We have probably all had this happen. We excitedly bring home a load of fresh fruits and vegetables only to find some of them turning bad a few days later.
Properly storing produce is essential to maximize its freshness, nutrition, texture, and taste. Over the years, I’ve learned valuable tips that I use after every grocery shopping trip to keep my veggies and fruits fresh for longer.
Factors to Consider
When it comes to storing fresh fruits and vegetables, there are several key factors to take into account; temperature, ethylene, and airflow. While numerous types of produce fare well when stored in the refrigerator, certain items such as potatoes, onions, and garlic maintain their best quality when stored at cool room temperatures.
- Ethylene gas, a natural emission from certain fruits like apples and bananas, plays a role in how quickly things ripen. It essentially accelerates the process of ethylene-sensitive produce, including leafy greens, cabbage, lettuce, and broccoli. This leads to faster decay. To counter this, it’s good to keep ethylene-sensitive fruits and vegetables separate from those emitting the gas, regardless of refrigeration.
- Produce that thrives at room temperature requires adequate air circulation. Using plastic bags can hasten spoilage, even if the produce came in perforated plastic packaging. Opting to remove items like bananas, potatoes, or onions from their bags and allowing them to breathe extends their freshness.
- For refrigerated produce, proper sealing is crucial for longevity. Zip-top plastic bags, reusable silicone pouches, or containers with tight-fitting lids are effective options. These containers help retain moisture, prevent dehydration, and safeguard sensitive produce from the effects of ethylene gas. Grocery store produce bags can also be utilized.
Keep Separated due to Ethylene Gas
Asparagus, broccoli, collard greens, cucumber, eggplant, grapes, lemons, lettuce, limes, mangos, onions, peppers, squash, sweet potatoes, and watermelon tend to be the most sensitive to ethylene gas. Be sure to keep the above separated from these to help extend their freshness.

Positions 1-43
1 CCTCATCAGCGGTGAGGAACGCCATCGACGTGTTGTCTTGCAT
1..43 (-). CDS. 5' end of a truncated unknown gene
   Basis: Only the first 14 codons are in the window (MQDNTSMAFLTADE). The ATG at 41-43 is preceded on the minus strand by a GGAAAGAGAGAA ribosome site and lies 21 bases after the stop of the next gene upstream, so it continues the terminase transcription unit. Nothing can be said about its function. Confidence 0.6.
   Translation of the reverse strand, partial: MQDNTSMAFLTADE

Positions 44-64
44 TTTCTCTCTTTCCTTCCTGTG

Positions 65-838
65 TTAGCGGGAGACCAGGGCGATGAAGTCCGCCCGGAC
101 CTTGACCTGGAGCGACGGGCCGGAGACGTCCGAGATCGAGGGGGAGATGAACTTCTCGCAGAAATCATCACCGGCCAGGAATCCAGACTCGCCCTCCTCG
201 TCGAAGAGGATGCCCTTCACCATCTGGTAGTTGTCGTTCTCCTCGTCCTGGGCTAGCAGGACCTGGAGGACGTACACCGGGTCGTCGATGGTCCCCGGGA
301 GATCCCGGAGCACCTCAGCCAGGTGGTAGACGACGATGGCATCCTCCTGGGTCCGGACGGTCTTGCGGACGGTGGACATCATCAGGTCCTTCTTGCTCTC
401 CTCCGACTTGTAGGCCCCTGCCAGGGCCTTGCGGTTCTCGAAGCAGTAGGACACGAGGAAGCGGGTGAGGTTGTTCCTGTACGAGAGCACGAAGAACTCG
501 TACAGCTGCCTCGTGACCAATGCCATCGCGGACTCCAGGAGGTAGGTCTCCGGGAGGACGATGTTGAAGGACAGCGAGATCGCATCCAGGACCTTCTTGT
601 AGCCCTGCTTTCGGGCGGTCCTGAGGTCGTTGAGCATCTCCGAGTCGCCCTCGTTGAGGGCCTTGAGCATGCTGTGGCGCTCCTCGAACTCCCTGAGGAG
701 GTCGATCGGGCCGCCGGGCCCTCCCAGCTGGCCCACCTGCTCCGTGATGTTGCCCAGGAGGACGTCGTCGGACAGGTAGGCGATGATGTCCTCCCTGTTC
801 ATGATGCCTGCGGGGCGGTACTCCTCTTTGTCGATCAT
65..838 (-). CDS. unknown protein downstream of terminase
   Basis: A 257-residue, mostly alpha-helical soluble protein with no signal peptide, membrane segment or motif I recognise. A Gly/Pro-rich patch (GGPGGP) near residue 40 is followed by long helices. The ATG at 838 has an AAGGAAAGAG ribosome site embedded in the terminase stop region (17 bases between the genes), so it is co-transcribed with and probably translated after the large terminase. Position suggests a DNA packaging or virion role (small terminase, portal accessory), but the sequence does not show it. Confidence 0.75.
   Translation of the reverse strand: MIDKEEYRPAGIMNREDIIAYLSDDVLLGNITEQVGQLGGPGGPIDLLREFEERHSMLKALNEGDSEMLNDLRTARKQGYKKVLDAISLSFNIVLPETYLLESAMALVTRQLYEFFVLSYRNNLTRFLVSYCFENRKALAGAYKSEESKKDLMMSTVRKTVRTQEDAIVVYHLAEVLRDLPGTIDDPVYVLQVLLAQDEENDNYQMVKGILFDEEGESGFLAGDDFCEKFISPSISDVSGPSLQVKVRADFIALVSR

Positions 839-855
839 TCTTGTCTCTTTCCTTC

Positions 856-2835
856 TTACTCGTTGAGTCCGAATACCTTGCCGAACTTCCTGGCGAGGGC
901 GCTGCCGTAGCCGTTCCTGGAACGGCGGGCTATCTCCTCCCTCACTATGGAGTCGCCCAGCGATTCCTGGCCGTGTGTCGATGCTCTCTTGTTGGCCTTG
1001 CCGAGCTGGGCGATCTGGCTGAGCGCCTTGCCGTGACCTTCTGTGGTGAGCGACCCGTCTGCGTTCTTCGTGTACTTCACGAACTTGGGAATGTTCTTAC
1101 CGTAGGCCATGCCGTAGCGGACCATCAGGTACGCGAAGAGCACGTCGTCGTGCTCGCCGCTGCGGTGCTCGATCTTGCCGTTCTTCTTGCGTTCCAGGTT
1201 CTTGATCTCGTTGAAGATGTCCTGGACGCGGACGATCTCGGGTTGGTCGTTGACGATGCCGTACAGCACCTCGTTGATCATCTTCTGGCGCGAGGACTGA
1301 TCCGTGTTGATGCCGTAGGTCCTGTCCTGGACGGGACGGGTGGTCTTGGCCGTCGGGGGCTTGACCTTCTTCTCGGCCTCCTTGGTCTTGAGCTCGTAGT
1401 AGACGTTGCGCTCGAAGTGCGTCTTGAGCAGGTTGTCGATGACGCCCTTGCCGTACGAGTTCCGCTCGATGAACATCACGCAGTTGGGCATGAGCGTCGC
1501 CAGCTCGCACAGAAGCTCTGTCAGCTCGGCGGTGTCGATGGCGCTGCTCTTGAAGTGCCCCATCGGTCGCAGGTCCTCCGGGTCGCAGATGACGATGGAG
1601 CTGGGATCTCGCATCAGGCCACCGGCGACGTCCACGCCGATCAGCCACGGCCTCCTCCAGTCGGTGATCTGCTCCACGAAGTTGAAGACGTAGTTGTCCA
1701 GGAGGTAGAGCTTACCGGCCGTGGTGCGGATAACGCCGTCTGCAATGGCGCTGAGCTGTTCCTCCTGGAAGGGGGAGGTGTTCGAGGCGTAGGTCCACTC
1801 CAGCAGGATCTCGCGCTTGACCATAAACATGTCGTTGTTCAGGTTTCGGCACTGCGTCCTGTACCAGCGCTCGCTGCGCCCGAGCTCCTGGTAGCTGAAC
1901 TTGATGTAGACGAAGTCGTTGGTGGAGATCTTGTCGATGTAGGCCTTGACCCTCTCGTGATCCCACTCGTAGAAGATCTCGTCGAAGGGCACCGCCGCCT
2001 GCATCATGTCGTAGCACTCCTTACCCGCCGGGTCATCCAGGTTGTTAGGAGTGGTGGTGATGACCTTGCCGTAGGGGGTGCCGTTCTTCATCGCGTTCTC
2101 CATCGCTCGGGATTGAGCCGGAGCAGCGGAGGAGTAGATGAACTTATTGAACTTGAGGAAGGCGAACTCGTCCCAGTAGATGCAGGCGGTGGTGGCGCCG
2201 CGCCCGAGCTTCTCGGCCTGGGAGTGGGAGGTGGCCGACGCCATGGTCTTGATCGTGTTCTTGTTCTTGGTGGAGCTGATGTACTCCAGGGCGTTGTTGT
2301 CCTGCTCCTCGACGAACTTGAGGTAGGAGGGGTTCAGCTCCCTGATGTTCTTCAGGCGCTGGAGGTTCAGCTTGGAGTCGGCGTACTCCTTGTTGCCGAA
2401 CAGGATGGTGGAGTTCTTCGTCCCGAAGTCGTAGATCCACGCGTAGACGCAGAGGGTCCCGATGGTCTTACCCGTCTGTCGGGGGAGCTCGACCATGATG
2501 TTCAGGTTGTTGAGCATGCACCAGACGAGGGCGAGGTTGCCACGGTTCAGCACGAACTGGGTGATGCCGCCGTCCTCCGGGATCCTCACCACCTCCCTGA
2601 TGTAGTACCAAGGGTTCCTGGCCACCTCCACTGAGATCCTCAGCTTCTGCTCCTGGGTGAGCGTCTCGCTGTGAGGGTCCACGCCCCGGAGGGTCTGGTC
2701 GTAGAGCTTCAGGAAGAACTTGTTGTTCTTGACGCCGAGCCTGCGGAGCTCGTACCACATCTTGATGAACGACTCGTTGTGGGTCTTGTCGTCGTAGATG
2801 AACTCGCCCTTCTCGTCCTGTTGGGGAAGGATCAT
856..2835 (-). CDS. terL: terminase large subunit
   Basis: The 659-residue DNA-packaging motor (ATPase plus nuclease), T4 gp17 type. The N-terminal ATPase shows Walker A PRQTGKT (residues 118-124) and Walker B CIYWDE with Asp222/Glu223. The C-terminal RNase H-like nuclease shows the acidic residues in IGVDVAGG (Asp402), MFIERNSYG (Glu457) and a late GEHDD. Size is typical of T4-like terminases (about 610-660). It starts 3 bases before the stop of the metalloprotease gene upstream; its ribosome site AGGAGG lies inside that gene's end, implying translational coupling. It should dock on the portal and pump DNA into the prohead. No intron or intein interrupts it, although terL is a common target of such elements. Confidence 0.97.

The following fruits and vegetables are not sensitive to ethylene: blueberries, cherries, snap beans, garlic, grapefruit, oranges, pineapple, potatoes, raspberries, strawberries, tomatoes, and yucca.
On the other hand, if you want to accelerate the ripening of certain fruits, you can place them in a closed container with ripe ethylene-producing fruit (like a banana or an apple). Just be cautious with this method, as too much ethylene exposure can lead to overripening or even spoilage.
According to UCSD Ethylene in Fruits and Vegetables
Fresh Fruit and Vegetable Storage Chart
Factors influencing produce freshness, such as temperature, humidity, and the time elapsed since harvesting, can show a lot of variation. Trust your judgment; if a piece of produce looks, smells, and tastes acceptable, discarding it might not be necessary. Conversely, if something appears off, follow your instincts and abide by the food safety principle: When uncertain, opt to discard.
|Apples||Room temperature: 1-2 days; refrigerator crisper: up to 1 month||Ripen apples at room temperature. Once ripe, store in plastic bags in the crisper. Wash before eating.|
|Asparagus||Refrigerator crisper: up to 3 days.||Once picked, asparagus loses quality quickly. Wrap the base of a bunch of asparagus with a moist paper towel, place it in a plastic bag, and store it in the refrigerator. Wash before using.|
|Beans, green or yellow||Refrigerator crisper: up to 3 days||Store in plastic bags. Do not wash before storing. Wet beans will develop black spots and decay quickly. Wash before preparation.|
|Broccoli||Refrigerator crisper: 3 to 5 days||Store in loose, perforated plastic bags. Wash before using.|
|Beets, Carrots, Parsnips, Radish, Turnips||Refrigerator crisper: 1 to 2 weeks||Remove green tops and store vegetables in plastic bags. Trim the taproots from radishes before storing them. Wash before using.|
|Berries||Refrigerator crisper: 2-3 days||Before storing berries, remove any spoiled or crushed fruits. Store unwashed in plastic bags or containers. Do not remove green tops from strawberries before storing them. Wash gently under cool running water before using.|
|Brussels sprouts||Refrigerator crisper: 1-2 days||The fresher the sprouts, the better the flavor. Remove outer leaves and store fresh sprouts in plastic bags. Wash before eating.|
|Cabbage||Refrigerator for up to 2 weeks.||Store, after removing the outer leaves, in perforated plastic bags.|
|Chard||Refrigerator crisper: 2-3 days.||Store leaves in plastic bags. The stalks can be stored longer if separated from the leaves. Wash before using.|
|Collards||Refrigerator crisper: 4-5 days||Collards store better than most greens. Wrap leaves in moist paper towels and place in sealed plastic bag. When ready to use wash thoroughly. Greens tend to have dirt and grit clinging to the leaves.|